• Colin spoke:
    23rd/12/2010 to 6:39 am

    Sorry Marilyn/Sam, but I’m going to have to side with Rod on this one. Rabbit Hole, to me, seemed to scream Oscar with its hand-wringing faux-profundity. Kidman was off-putting, the peripheral stories swept over, and a decent Wiest performance wasted. Twenty years ago I could see how it would fit with other such melodrama, but not today.

  • Sam Juliano spoke:
    23rd/12/2010 to 7:09 am

    With all dues respect Colin, I am always more than a little suspect with the pulling of the “Oscar card” at every prestide film with serious themes that comes out the end of the year as if it were some kind of an incurably malady. RABBIT HOLE most assuredly is NOT an Oscar film, but more of a serious critics’ film as can be seen at comments like the extremely-difficult-to-please Stephanie Zachareck, who opines:

    “Director John Cameron Mitchell – adapting David Lindsay-Abaire’s play – has a surprisingly deft touch with this admittedly downbeat material; he builds dramatic intensity in subtle layers, rather than slapping it on with a trowel.”

    Why pray tell would Oscar voters, who have a long track precord for the fell-good varities, go for a film like this? ORDINARY PEOPLE was a far different story, as it’s source material was celebrated, and it ended on as embracing a note as any film dealing with this material ever could.

    No, I’d say this film will be popular (as it is) with the cerebral critics, (who favor subtlety and delicacy) as was the case with THE SWEET HEREAFTER , STONE BOY, MAN IN THE MOON and BRIDGE TO TERABITHIA, all of which was just about shut out for Oscar nominations.

    This is not an Oscar film, but a critics film.

  • Sam Juliano spoke:
    23rd/12/2010 to 7:11 am

    First paragraph:

    “dues” should be “due”

    “prestide” should be “prestige”

    Last paragraph:

    “was” should be “were”

    Very sorry, my eyes here in the morning.

  • Colin spoke:
    23rd/12/2010 to 8:08 am

    I’d argue that there have been many nominees over the years whose characters have begun, existed, and terminated in the same downbeat style – Kate Winslet (The Reader), Anne Hathaway (Rachel Got Married), Julie Christie (Away From Her), even Charlize Theron (Monster) come to mind, and that’s just from recent memory.
    As you pointed out, this movie was released at ‘Oscar time’, and it’s only natural to assume that it’s casting doleful eyes towards LA in February. Nothing wrong with that, of course; everyone’s got bills to pay, and acting checklists to tick off. This ’emotion-porn’, as Rod put it, was simply not for me, even as a devoted parent (who you would think would be most affected by its theme).

  • Marilyn spoke:
    23rd/12/2010 to 9:50 am

    Rabbit Hole is not likely to be nominated for much, at the very outside, a supporting actress nom for Wiest. Is this the best film ever? No. But it did something I liked very much – it promoted forgiveness. I prefer to think of this as a holiday, not Oscar, movie because I felt good that people could hurt and yet still behave decently to one another. It didn’t gloss over the tragedy and how it’s something these people will never get over, nor the fact that their marriage could end. It showed people are different, process their emotions differently, moved at different speeds. It was, to me, a very human film, one that made it kind of all right that people could hurt and act differently and still be a family. I don’t know what makes that melodramatic or emotion-porn or any of these other things.

  • Sam Juliano spoke:
    23rd/12/2010 to 10:42 am

    Well, Colin, I am a parent of five (14 down to 9) and this film resonated with me deeply on a number of levels. But that’s cool, it does all come down to a personal connection with the material. I agree with Marilyn that it’s Oscar prospects are slim, and Kidman herself is questionable when you figure in the downbeat nature of the material, and the stiff competition in that category this year.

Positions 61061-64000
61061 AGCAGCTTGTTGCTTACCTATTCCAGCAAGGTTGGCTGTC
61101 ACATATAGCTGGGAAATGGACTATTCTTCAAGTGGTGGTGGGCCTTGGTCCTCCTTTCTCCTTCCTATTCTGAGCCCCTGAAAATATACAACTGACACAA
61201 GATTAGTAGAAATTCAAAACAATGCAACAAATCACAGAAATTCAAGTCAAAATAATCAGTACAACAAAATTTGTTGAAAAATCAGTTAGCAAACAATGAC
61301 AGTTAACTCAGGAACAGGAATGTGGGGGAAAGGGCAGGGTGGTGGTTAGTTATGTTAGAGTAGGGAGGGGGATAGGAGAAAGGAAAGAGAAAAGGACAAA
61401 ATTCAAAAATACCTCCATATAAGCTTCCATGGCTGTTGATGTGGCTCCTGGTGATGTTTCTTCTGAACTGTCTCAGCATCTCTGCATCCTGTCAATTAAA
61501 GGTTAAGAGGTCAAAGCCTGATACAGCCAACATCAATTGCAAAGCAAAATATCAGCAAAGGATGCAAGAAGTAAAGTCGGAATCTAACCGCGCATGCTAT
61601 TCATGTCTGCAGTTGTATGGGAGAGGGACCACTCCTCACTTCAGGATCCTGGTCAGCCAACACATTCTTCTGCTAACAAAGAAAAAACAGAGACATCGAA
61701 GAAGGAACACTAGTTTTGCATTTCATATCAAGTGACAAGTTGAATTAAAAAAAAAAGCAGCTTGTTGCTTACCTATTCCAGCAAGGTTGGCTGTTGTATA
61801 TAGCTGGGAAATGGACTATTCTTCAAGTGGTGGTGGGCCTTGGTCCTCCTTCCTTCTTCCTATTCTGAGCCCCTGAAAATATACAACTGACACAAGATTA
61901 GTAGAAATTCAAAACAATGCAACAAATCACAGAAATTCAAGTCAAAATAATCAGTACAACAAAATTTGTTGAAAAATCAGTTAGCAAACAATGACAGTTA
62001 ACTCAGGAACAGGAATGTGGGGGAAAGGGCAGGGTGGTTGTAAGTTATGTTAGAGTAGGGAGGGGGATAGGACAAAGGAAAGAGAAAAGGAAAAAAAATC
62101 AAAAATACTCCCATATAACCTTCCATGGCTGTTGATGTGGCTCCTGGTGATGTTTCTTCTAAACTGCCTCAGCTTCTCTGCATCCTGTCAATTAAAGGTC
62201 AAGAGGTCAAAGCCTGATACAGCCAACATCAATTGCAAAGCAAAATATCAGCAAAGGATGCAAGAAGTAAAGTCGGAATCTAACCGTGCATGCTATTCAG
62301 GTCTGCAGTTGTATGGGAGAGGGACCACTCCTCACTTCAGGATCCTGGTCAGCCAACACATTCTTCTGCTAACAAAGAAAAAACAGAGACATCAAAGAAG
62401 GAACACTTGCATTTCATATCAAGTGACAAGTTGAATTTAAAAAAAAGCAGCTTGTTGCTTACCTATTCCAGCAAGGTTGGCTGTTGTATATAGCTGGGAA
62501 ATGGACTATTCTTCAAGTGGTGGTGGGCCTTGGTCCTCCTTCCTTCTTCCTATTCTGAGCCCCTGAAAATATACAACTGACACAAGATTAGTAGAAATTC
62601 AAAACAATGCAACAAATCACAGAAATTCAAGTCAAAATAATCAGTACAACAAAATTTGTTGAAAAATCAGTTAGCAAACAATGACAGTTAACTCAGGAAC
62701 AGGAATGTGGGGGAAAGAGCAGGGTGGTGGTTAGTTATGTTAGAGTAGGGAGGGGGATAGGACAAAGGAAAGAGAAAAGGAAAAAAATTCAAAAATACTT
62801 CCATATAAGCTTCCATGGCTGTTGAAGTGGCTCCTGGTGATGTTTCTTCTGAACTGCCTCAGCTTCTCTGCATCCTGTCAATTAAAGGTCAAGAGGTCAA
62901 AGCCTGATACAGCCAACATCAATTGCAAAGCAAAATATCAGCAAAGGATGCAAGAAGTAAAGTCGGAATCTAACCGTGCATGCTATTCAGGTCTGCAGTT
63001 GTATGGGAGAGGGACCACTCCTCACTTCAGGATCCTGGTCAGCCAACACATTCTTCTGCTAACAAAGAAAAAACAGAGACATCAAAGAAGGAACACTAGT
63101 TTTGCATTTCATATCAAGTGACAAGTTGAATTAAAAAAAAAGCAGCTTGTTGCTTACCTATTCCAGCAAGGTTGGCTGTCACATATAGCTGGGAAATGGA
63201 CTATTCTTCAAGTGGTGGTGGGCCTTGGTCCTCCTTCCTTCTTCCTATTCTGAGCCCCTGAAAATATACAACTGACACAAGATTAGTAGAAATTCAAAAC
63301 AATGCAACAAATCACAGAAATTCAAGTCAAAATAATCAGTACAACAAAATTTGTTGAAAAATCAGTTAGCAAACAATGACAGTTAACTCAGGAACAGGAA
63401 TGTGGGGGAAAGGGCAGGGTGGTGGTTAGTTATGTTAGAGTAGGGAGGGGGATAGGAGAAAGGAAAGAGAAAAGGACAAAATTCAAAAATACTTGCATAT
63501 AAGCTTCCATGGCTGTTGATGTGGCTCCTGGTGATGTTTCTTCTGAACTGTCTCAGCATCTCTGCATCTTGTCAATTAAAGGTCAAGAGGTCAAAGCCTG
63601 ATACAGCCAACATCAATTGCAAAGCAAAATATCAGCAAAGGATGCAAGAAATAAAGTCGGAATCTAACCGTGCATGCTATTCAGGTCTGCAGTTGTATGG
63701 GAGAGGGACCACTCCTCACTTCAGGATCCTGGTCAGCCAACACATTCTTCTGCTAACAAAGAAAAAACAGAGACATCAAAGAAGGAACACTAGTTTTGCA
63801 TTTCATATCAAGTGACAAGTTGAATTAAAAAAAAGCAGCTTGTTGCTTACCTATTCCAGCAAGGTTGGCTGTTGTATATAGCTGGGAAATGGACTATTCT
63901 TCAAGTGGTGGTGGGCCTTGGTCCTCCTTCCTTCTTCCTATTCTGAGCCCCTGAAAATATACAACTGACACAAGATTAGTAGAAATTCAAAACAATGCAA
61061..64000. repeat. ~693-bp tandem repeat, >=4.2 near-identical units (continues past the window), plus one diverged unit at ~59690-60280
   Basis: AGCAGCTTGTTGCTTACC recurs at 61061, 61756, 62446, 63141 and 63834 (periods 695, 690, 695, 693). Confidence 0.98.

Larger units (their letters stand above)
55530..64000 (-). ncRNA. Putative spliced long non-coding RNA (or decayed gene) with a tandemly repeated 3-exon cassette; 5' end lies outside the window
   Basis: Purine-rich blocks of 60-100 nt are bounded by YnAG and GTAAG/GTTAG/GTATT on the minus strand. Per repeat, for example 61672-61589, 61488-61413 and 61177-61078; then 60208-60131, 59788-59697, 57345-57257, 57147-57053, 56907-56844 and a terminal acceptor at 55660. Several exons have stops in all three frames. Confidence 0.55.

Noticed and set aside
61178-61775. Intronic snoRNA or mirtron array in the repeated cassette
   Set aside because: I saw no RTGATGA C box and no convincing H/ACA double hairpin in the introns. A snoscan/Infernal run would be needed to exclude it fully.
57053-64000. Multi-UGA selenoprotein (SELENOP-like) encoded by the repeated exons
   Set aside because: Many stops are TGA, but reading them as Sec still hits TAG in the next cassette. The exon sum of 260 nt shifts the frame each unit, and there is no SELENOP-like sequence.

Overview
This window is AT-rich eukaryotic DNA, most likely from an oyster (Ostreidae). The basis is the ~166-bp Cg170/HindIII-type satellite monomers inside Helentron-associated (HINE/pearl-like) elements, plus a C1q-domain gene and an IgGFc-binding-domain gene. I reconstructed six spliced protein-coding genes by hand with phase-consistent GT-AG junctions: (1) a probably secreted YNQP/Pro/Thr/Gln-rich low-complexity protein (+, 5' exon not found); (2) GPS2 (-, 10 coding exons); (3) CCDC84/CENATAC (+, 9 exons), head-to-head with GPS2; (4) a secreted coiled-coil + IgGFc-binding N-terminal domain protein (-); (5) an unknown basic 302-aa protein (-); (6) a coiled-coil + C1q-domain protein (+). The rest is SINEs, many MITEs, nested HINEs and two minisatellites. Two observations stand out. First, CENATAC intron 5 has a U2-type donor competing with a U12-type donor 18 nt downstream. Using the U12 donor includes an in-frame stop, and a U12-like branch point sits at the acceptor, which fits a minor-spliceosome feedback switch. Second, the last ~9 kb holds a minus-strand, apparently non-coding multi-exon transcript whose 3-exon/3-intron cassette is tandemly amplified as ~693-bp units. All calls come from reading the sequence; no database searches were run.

I’m remiss here (especially as someone who lives minutes from the George Washington Bridge suicide here in Northern New Jersey) not to make reference to Marilyn’s lead-in when she broaches the painful subject of young Tyler Clemente’s passing. That tragedy remains an open wound for so many, and it cries out for reform at colleges and other institutions, where first ammendment rights are always in danger with pranksters, homophobes and racists on the prowl. This ugly episode was bound to reach the new stages of litigation, which frankly is more than warranted.

    Geez, I made many more typos than I imagined above. My apologies.

  • Marilyn spoke:
    23rd/12/2010 to 11:01 am

    Sam – Without getting too political, I really wonder what Rutgers could have done, or should have done after the fact. I’m not up on all the facts of the case, so perhaps I shouldn’t talk till I am, but just how is a university supposed to keep tabs on things before the fact, and what can they do after the fact that isn’t a huge invasion of a person’s freedom. Schools already have no-recourse policies that punish students (my friend is an attorney who handles school disciplinary hearings). We need to start a lot earlier with teaching respect and decency and punish examples in our public sphere who commit crimes and get off free or with a wrist slap.

  • Sam Juliano spoke:
    23rd/12/2010 to 4:20 pm

    “We need to start a lot earlier with teaching respect and decency and punish examples in our public sphere who commit crimes and get off free or with a wrist slap.”

    Yep, I completely agree Marilyn. And it’s an equally excellent point you make about the great difficulty that Rutgers (or any other university) could have prevented such a tragedy from happening, short of near-Fascist measures. The two students who were slapped with minor invasion of privacy charges are indeed getting no more than a slap on the wrist, and really only suffered the nominal indignity of having to withdraw from the college, paving the way for a transfer. Their actions were abhorant, even if the end result wasn’t anticipated. That entire calamity bothered me for many days as it did so many others.

  • Claire spoke:
    30th/12/2010 to 10:13 am

    I haven’t seen this film, but I enjoyed reading this review very much. Thanks!

  • Marilyn spoke:
    31st/12/2010 to 9:05 am

    Thank you, Claire, for your continued readership. Glad you enjoyed this.